Winter Bonsai Solstice 2023 @ Pacific Bonsai Museum

Another kind of Christmas tree 🎄

📸: Pacific Bonsai Museum

📅 Saturday, December 16th
⏰ 4 pm – 7 pm
📍 Pacific Bonsai Museum: 2515 S 336th Street, Federal Way
🎟 Suggested donation $12

They say that wisdom comes with age—and that knowledge combined with training can lead to natural inspiration. So ask yourself, when was the last time you let a tree teach you? At the Pacific Bonsai Museum’s winter solstice celebration, let carefully pruned miniature masterpieces bring some midwinter wonder into your life. 

The Pacific Bonsai Museum started as a private collection opened by the Weyerhaeuser Company in 1989 to commemorate Washington state’s centennial. In 2013, it was gifted to the community as a non-profit museum, and it’s currently one of two bonsai museums in the country. The collection includes a whopping 150 bonsai, and each displayed tree has a sign stating its date of origin and how long it’s been in training. (Basically, a tree’s date of origin = its birthdate, and its training date = when it was first cultivated as bonsai.) The oldest tree at the museum is a Korean Yew with an estimated birth year of… 1500! Making it over 500 years old! And the museum’s Domoto Maple, born in Japan, has been training in the United States since 1913. It’s believed to be one of the oldest bonsai in America.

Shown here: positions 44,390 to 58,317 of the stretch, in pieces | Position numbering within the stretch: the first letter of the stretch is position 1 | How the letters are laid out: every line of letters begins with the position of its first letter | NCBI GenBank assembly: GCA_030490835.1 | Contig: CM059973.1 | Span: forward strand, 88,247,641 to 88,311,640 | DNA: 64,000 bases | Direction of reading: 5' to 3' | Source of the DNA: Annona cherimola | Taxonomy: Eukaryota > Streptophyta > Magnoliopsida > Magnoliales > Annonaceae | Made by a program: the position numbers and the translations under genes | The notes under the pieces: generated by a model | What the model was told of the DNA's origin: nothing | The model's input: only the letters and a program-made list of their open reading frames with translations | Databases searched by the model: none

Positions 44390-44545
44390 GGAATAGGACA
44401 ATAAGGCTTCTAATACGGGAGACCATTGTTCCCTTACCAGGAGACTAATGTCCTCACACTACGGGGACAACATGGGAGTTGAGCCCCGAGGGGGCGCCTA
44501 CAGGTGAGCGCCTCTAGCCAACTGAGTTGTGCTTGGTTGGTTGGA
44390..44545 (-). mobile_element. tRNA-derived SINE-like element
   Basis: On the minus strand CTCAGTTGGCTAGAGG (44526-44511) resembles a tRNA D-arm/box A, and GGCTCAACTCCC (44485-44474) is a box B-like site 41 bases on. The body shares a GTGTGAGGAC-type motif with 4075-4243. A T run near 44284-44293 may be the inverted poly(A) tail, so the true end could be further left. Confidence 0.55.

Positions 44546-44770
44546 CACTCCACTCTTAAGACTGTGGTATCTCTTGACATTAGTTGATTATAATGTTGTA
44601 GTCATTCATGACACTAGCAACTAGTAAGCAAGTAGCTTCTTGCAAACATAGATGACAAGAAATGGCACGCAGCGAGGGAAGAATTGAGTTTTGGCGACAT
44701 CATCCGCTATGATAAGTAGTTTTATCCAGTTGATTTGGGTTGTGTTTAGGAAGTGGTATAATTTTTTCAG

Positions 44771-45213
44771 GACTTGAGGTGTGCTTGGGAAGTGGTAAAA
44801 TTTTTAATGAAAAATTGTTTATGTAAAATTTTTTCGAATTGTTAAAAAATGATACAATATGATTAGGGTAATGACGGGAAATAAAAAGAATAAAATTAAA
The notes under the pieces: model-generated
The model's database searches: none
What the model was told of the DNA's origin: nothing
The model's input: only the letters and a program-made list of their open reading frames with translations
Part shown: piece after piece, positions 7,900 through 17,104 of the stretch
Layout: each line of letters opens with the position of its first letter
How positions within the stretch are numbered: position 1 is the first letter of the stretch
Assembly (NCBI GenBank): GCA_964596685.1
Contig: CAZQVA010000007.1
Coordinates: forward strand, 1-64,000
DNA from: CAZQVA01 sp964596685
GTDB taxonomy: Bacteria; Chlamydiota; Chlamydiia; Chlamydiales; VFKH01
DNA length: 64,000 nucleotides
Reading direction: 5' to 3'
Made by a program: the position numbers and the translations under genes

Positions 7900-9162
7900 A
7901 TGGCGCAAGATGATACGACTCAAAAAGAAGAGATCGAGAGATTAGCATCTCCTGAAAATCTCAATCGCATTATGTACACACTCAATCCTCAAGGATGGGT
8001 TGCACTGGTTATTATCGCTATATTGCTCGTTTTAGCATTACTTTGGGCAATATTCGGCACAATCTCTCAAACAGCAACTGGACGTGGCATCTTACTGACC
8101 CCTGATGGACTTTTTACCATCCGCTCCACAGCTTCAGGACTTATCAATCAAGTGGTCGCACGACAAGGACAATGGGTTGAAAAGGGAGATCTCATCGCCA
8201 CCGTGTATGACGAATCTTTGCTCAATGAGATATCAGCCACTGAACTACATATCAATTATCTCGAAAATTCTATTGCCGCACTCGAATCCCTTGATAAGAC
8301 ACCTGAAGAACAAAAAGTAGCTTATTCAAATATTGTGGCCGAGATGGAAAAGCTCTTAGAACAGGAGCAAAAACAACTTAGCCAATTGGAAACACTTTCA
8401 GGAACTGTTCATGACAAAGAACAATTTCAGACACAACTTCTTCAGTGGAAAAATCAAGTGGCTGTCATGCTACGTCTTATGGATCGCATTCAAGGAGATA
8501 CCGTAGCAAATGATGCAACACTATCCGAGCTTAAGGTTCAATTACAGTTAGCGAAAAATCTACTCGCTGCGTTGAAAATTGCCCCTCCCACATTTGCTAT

For the solstice, wander around, taking in the trees. Afterward, enjoy free hot chocolate while listening to holiday music. Admission to the museum is by donation ($12 suggested). I recommend visiting the gift shop to find a present for the gardener in your life—and a final tip: The museum offers free public tours if you don’t make it out this time. Also, the Rhododendron Species Botanical Garden is located next door. King County Library cardholders can reserve a pass to this museum and many others.

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Patheresa Wells

Patheresa Wells is a Black/Persian, Pansexual, Polyamorous Poet (so many Ps) and writer living in Seatac. An aspiring comic, you can catch her cracking jokes at open mics around the area. In her free time, she likes to imagine what she’d do with free time and feed her backyard crows cuz they’re silly. Follow her on Twitter @PatheresaWells.